• Cos. Seeking Cyber Coverage Can Look To Key Policy Terms

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    As cyberattacks increasingly threaten business operations, including one last month that partially paralyzed UnitedHealth's services, expanded interpretations of several key policy terms may allow affected companies to recover under cyber business interruption policies or other coverage, even if their business hasn't completely shut down, say attorneys at Kasowitz.

  • How Calif. Video Recording Ruling May Affect Insured Exams

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    A recent California appellate decision, Myasnyankin v. Nationwide, allowing policyholders to video record all parties to an insurance examination under oath, has changed the rules of the road for EUOs and potentially opened Pandora's box for future disputes, say John Edson and Preston Bennett at Sheppard Mullin.

  • Insurance Industry Asbestos Reserve Estimates Are Unreliable

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    Insurance regulators rely on industry self-reporting in approving insurance company reorganizations, but AM Best data reveals that actuarial and audit estimates have been setting perniciously low levels of loss reserves for asbestos liabilities and thus should be treated with deep skepticism, says Jonathan Terrell at KCIC.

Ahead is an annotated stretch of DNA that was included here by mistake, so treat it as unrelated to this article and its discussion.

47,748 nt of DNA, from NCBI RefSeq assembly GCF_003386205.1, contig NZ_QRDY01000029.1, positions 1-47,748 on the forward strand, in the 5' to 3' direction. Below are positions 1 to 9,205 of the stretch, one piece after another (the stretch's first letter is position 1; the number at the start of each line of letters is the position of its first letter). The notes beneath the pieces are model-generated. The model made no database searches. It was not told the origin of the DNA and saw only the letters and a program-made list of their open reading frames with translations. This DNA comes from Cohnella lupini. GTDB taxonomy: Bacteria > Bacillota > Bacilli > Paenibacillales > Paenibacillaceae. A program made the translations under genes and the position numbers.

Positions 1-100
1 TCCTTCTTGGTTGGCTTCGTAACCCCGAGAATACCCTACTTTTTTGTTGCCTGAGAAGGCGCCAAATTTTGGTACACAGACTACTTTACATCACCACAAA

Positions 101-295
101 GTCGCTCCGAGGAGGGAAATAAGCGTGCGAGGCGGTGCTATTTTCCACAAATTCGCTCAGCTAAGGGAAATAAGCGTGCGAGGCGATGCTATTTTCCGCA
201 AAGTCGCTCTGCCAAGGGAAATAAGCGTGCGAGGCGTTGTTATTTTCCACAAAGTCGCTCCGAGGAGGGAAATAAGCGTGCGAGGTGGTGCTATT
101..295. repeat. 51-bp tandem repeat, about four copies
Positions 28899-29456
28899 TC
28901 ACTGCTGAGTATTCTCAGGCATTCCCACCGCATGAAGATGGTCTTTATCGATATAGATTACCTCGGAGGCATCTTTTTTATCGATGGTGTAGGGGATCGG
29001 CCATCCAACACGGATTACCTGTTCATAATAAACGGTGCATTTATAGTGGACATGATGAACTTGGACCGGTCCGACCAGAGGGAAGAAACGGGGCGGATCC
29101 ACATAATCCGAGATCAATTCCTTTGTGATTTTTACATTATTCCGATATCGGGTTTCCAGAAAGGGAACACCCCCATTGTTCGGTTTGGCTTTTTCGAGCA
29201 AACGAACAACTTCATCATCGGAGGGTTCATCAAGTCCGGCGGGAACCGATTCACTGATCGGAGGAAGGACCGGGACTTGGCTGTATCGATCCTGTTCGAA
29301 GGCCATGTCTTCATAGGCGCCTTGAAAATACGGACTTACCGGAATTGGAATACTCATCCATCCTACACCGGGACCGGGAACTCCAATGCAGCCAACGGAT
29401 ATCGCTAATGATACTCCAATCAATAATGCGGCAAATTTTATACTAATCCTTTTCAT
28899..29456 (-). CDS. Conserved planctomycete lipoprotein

• Texas Insurance Ruling Could Restore Finality To Appraisal

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    The Texas Supreme Court's decision in Rodriguez v. Safeco, determining that full payment of an appraisal award precludes recovery of attorney fees, indicates a potential return to an era in which timely payment undoubtedly disposes of all possible policyholder claims, says Karl Schulz at Cozen O'Connor.

  • A Rare Look At Judicial Interpretation Of LEG Exclusions

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    A Florida federal court’s order last month in Archer Western-De Moya v. Ace American Insurance and an earlier decision from a D.C. federal court offer insight into how courts may interpret defects exclusion clauses developed by the London Engineering Group — filling a void in case law in the area, says Jonathan Bruce at Holman Fenwick.

  • How VA Court Change Is Affecting Insurance Disputes

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    The expansion of the Virginia Court of Appeals' jurisdiction to include review of decisions involving insurance coverage stands to significantly grow the body of related case law, likely to the benefit of policyholders, as evident in the recent decision in Bowman II v. State Farm Fire and Casualty Co., say Michael Levine and Olivia Bushman at Hunton.

  • Ore. Insurance Ruling Opens Door To Extracontractual Claims

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    The Oregon Supreme Court's recent Moody v. Oregon Community Credit Union decision expanding an insurer's potential liability when adjusting life insurance policies exposes insurers to extracontractual tort liability, and the boundaries of this application will likely be tested through aggressive legal action, says Tessan Wess at GRSM50.